In the meantime, the state of Chihuahua—wedged between Coahuila and Sonora—officially remained loyal to Huerta, but quickly found itself home to a legion of rebel bands opposed to the coup. The most important of these was that loyal to one José Doroteo Arámbula, better known as Francisco "Pancho" Villa. Villa had been a principal commander under Abraham González, the Maderista Governor of Chihuahua and basically Madero's political heir apparent. However, one of the first things Huerta had done once he won power was have González assassinated—hence the chaos in the state. In the event, Villa's formation, known as the División del Norte, quickly proved to be the most effective fighting unit in the war. Combined with pressure from Obregón's Sonorans, things started to go really well really quickly for the anti-Huerta forces.

Eventually, Huerta exiled himself in July 1914 when he realized that he was facing an unwinnable scenario and his allies (like former revolutionary Pascual Orozco in the north, who revolted against Madero) were executed, exiled or imprisoned. After sending Huerta into exile the revolutionary leaders held a convention in the city of Aguascalientes to settle things. However, there was great tension between Villa and Carranza (the latter even made a "legal" government in Mexico City and called himself supreme commander). Since the convention only managed to appoint a president and not make a common plan that pleased all sides, the revolutionary leaders started battling against each other on 2 sides: Villa-Zapata (on the "Conventionalist" side, who were fond of educating the people and returning the land to its owners) and Obregón-Carranza (on the "Constitutionalist" side, who were more conservative). Then, while things seemed to be going fine, Pancho Villa had a falling out with his fellow revolutionaries and their U.S. suppliers, and in an act of desperation, he took up arms against all of them. This didn’t work out in his favor. Villa’s attack on Columbus, New Mexico in 1916 cost him between 90 and 170 men killed to just 16 American soldiers and civilians (including a pregnant woman, which didn’t exactly help Villa’s public image), in exchange for a few crates of rifles. It also provoked Pershing’s Punitive Expedition, which failed to capture or kill Villa, but still mauled his remaining forces and left him in the position of being essentially at Carranza’s mercy. On a side note, Ambrose Bierce vanished in Mexico sometime around 1914 after coming to observe the conflict, his ultimate fate a mystery.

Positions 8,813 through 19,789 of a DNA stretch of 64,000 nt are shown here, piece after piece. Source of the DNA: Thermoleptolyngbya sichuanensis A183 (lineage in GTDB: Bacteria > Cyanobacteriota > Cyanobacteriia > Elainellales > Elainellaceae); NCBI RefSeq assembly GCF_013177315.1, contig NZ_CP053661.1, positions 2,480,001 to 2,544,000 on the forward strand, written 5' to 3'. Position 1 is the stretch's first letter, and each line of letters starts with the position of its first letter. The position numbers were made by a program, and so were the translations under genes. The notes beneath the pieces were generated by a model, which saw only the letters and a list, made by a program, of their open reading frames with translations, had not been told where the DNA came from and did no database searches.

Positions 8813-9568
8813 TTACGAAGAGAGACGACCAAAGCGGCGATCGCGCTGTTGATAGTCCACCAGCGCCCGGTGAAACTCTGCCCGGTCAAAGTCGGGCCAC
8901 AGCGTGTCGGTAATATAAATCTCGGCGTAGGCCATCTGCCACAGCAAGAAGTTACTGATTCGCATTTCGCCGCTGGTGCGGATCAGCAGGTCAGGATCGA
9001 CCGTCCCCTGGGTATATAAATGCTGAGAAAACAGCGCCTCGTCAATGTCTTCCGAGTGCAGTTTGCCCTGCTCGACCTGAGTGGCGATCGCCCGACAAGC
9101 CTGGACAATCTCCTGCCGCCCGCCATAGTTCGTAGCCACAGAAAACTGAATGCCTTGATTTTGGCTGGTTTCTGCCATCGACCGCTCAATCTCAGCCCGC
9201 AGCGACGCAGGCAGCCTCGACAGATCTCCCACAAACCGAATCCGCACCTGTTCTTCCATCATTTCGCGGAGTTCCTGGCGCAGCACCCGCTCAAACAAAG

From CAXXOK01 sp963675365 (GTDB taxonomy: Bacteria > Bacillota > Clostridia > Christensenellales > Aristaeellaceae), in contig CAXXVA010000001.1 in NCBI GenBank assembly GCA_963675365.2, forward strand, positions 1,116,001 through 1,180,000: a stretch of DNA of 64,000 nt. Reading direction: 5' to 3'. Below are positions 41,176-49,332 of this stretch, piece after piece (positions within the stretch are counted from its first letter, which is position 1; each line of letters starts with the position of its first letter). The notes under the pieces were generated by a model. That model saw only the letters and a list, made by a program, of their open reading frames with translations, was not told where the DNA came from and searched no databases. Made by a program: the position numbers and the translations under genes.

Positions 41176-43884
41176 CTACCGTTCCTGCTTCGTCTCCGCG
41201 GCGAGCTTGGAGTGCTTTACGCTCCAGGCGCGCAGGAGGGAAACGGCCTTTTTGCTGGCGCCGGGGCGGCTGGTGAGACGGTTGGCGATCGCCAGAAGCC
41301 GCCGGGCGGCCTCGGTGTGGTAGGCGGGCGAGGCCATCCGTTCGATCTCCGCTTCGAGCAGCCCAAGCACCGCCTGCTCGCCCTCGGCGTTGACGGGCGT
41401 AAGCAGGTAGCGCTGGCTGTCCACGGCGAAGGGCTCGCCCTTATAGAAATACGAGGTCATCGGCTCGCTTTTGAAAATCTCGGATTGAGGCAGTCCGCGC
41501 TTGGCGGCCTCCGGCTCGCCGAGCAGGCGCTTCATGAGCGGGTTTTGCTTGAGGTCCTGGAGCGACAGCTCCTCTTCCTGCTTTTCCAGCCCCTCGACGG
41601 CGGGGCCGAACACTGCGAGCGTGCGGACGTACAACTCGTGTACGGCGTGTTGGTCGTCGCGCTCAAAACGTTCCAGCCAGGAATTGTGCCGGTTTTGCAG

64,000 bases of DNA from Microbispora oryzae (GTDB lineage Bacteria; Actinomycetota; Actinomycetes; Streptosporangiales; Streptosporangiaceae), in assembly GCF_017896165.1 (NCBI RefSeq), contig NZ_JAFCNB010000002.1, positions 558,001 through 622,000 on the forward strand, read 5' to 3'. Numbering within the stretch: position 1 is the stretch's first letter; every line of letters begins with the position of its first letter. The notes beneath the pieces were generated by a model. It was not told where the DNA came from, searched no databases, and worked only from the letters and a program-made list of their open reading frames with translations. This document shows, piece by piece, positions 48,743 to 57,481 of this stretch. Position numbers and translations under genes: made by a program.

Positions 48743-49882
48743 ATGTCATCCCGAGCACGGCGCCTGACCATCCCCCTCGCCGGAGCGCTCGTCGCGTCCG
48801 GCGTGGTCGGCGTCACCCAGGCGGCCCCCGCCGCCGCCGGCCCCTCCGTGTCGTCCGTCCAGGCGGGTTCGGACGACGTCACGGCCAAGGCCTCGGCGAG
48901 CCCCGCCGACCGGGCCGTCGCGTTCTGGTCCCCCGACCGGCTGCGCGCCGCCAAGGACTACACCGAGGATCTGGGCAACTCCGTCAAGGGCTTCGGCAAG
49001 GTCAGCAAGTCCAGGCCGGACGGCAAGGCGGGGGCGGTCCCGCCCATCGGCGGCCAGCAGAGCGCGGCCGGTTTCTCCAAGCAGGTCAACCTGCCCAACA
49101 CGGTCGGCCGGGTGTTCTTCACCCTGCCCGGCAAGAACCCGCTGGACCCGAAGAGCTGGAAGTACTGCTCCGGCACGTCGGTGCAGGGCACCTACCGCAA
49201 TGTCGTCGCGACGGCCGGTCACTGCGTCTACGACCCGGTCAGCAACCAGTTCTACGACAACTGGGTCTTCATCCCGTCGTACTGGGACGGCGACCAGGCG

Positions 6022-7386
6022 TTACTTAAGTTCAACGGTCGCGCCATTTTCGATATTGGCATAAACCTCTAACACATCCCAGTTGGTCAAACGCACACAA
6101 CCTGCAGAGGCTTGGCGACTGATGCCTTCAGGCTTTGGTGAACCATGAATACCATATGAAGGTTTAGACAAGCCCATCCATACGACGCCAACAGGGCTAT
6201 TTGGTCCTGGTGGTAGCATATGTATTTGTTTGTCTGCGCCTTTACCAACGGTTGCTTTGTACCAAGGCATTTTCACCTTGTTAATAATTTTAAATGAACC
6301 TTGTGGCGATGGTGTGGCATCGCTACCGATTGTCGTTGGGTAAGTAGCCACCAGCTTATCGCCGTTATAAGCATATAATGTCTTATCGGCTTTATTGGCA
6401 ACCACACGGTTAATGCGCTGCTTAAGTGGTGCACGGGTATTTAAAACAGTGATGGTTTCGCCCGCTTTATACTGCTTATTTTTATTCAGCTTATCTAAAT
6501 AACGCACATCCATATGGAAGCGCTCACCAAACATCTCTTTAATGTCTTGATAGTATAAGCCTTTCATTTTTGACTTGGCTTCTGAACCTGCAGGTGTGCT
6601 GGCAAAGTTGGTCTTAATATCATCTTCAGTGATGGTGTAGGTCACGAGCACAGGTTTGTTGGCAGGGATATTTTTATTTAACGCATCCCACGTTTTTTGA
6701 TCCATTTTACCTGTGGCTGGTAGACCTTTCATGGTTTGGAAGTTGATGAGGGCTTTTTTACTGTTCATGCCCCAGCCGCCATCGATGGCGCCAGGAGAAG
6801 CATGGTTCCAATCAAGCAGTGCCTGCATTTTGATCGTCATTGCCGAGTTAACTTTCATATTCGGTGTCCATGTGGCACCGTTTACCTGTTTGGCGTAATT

After the Constitution

The whole war more or less died down after 1917, when a new constitution was drafted in the provisional congress led by Venustiano Carranza, since most factions agreed that their demands had been satisfied. However, a few people were not too happy about being excluded from the whole deal, namely Emiliano Zapata and Pancho Villa.

Those two eventually started to stage new campaigns against the government, and Félix Díaz joined the fray once again. All of these campaigns failed, with Villa eventually retiring in 1920, only to get assassinated Gangland-style while on his way to a wedding, Zapata murdered during a False Flag Operation by the Mexican Government, and Félix Díaz being more of a nuisance until he went back into exile in 1920.

The aftershocks of the revolution were quite strong back in the first half of the 20th century. Depending on who you ask, the conflict ended after the drafting of the Constitution of 1917, in 1924 when Plutarco Elías Calles entered power, a few years later when the Cristero war ended, or until 1936, when then-president Lázaro Cárdenas repossessed all of the foreign oil companies to fund PEMEX, the state petrol company.


The Mexican Revolution in the media:

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    Films — Live-Action 
  • And Starring Pancho Villa as Himself (2003): A story about the filming of "The Life of General Villa", the first movie about the Mexican Revolution, starring Pancho Villa.note 
  • Zapata: El Sueño del Héroe (2004): A film about Emiliano Zapata. Massively hyped due to having several famous actors from Televisa and because it promised to deliver a new perspective on the hero. It bombed quite badly, thanks to the fact that its director, Alfonso Arau, assaulted historical accuracy (which was what the audience expected) to present a quasi-mythological and larger-than-life Zapata, and terrible special effects. On the other hand, the scenes that didn't involved the same ruined hacienda were gorgeous.
  • The Professionals: A wealthy rancher hires four American cowboys to rescue his wife from a revolutionary-turned-bandit leader.
  • A Fistful of Dynamite features an "idealized" (read: Artistic License – History) version.
  • ¡Three Amigos!! takes place in this period, with a German agent as The Dragon to a Pancho Villa Expy.
  • The Wild Bunch is about a group of American bandits trying to take advantage of the chaos.
  • Viva Villa! is a biopic about Pancho Villa.
  • Viva Zapata! is a biopic about Emiliano Zapata, who is played by Marlon Brando.